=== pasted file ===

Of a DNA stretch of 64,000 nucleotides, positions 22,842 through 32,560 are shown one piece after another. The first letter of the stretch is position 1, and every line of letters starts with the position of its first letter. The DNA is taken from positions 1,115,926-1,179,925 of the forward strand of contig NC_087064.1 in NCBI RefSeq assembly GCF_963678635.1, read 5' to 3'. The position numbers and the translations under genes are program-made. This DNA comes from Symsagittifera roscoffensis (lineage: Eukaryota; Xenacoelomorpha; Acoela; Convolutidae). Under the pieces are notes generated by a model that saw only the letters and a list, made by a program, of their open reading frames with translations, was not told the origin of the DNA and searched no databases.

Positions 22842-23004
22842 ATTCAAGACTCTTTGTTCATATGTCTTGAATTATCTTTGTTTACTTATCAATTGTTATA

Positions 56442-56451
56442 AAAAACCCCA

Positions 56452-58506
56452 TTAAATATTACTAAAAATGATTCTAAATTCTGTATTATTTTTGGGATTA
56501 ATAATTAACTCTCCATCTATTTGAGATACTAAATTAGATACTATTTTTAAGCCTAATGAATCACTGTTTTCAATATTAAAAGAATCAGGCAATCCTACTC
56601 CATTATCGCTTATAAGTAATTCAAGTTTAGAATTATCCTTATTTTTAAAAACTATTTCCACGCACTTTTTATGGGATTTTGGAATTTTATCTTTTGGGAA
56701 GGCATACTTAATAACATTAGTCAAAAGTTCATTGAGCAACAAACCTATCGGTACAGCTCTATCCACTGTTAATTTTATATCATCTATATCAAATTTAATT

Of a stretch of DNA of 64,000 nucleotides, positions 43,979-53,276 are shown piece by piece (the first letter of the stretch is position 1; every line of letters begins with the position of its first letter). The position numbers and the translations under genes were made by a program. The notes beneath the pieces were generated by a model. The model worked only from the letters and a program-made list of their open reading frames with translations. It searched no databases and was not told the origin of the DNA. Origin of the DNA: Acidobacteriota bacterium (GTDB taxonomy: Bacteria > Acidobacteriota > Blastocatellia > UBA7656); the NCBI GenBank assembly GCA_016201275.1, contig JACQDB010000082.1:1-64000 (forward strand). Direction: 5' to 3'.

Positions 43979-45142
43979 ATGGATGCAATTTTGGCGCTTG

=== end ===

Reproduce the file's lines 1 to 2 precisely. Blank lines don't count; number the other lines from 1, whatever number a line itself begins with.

Of a DNA stretch of 64,000 nucleotides, positions 22,842 through 32,560 are shown one piece after another. The first letter of the stretch is position 1, and every line of letters starts with the position of its first letter. The DNA is taken from positions 1,115,926-1,179,925 of the forward strand of contig NC_087064.1 in NCBI RefSeq assembly GCF_963678635.1, read 5' to 3'. The position numbers and the translations under genes are program-made. This DNA comes from Symsagittifera roscoffensis (lineage: Eukaryota; Xenacoelomorpha; Acoela; Convolutidae). Under the pieces are notes generated by a model that saw only the letters and a list, made by a program, of their open reading frames with translations, was not told the origin of the DNA and searched no databases.

Positions 22842-23004